Pepsi or Pecsi? – English to Spanish Translation
The soda company, Pepsi, underwent a similar change. While Pepsi itself is a globally known brand, Argentinian Spanish speakers had problems pronouncing the “ps” part of the name and therefore were less likely to order it.
In response, to better promote its product, Pepsi was renamed Pecsi in Argentina. Brand recognition went up by ten percent and sales rose as well. Increased customer ease with the new brand name once again emphasizes the importance of localization.
Sprite to Xue – English to Chinese Translation
Sometimes, when the original name is unfit for a particular market, a completely new one is used which successfully markets the product. When Sprite, for example, chose to undergo branding translation, the company took on a completely different name for Chinese markets.
Using localization branding strategies, the word 雪碧 [xuĕ bì] was created, 雪 [xuĕ] meaning snow and 碧[bì] meaning blue-green. The Chinese name, 雪碧 [xuĕ bì], evokes freshness and brings to mind the packaging of the product.
Toyota vs Toyoda – Japanese to English Translation
The Japanese car company known as Toyota in English actually started out as “Toyoda” when initially translated from Japanese into English. In 1936 the company changed their brand name to Toyota in order to achieve a more positive sounding name in English.
Depending on the product itself and the preexisting name in the original language, there are different issues to address. However, when it comes to successful branding of a product in global markets localization is key. Whether it is an adaptation to a better pronunciation for the target language, re-branding or changing the brand name to a completely new name, marketing localization helps sell a product globally.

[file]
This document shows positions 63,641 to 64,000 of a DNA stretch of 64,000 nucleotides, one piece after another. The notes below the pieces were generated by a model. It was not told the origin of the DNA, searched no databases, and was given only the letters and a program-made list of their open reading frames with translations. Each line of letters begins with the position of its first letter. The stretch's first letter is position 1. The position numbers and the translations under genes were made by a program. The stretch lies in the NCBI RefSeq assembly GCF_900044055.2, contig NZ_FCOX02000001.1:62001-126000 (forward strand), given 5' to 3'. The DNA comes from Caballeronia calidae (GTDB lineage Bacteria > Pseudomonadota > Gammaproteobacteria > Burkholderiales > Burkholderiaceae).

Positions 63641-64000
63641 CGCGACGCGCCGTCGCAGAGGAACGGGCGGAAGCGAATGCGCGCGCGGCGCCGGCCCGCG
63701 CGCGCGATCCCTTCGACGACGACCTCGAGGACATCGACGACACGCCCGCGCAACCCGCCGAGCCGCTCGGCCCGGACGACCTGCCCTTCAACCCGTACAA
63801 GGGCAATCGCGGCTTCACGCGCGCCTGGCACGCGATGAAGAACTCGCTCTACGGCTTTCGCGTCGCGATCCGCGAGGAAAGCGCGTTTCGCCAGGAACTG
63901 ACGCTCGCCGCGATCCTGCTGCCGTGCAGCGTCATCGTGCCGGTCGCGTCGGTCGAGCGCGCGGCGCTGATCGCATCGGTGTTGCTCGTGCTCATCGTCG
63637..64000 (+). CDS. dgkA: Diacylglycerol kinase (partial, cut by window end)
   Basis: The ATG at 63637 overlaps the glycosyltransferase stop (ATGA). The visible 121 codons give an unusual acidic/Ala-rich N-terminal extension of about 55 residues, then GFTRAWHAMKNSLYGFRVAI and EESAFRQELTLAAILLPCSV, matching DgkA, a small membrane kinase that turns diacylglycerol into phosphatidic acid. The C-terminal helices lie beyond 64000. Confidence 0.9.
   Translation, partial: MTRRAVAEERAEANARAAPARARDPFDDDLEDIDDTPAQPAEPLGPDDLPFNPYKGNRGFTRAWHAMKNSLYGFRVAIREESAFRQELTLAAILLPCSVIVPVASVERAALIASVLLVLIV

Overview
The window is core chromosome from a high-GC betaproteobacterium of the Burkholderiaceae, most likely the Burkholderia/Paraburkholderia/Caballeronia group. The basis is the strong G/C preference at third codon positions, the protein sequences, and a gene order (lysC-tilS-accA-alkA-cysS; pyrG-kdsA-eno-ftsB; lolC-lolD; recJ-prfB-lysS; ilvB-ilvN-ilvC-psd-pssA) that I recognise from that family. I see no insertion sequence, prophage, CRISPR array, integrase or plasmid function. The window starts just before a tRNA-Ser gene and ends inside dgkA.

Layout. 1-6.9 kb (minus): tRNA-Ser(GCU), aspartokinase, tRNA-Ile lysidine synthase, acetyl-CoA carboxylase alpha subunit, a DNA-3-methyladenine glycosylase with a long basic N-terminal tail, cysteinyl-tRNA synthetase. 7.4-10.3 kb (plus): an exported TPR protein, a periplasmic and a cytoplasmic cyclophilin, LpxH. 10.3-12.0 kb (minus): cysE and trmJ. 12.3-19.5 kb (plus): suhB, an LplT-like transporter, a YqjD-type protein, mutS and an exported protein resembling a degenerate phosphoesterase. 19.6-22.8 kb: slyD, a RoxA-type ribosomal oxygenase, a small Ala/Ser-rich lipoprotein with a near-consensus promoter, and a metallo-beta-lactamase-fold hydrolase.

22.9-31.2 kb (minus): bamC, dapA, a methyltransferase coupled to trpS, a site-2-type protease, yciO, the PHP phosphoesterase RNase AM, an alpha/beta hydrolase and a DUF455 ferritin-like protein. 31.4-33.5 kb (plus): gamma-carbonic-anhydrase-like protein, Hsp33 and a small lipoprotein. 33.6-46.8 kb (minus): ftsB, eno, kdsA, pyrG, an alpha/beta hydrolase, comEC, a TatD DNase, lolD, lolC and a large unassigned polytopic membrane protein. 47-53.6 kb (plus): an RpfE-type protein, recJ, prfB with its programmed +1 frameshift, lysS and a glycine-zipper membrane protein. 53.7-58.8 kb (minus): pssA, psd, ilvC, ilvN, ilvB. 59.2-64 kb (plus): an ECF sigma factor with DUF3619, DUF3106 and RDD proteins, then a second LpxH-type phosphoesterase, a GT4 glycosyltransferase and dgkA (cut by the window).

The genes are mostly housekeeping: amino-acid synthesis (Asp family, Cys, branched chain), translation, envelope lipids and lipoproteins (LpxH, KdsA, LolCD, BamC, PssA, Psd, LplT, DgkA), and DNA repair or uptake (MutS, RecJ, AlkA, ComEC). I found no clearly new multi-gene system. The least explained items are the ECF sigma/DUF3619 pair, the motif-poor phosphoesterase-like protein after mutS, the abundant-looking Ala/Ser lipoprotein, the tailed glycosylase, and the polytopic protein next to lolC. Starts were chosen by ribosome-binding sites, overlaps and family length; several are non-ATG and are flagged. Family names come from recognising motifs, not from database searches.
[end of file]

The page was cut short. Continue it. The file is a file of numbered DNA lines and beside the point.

If you’re looking to take your brand global, and are wondering whether or not your brand name needs to undergo some adapting, consider the following tips.
Tips for Brand Localization
When undergoing a brand localization project, the following factors must be considered:
- What reaction does your brand name provoke?
- Does it have more than one potential meaning?
- Are there any negative connotations?
- Are there any other products or brands with the same name?
- How does the brand name sound, and is it similar to anything else?
Adapting your entire brand to a new target market can seem daunting, and even counter to the previous work you did building the brand as it is. However, not considering an international market’s culture before entrance, or even contracting inaccurate brand localization, can result in poor brand translation and disastrous performance for your products or services.
It is always best to consult with a team of culture experts about the best way to communicate your brand’s offering – doing so could save you time and money remedying your brand perception.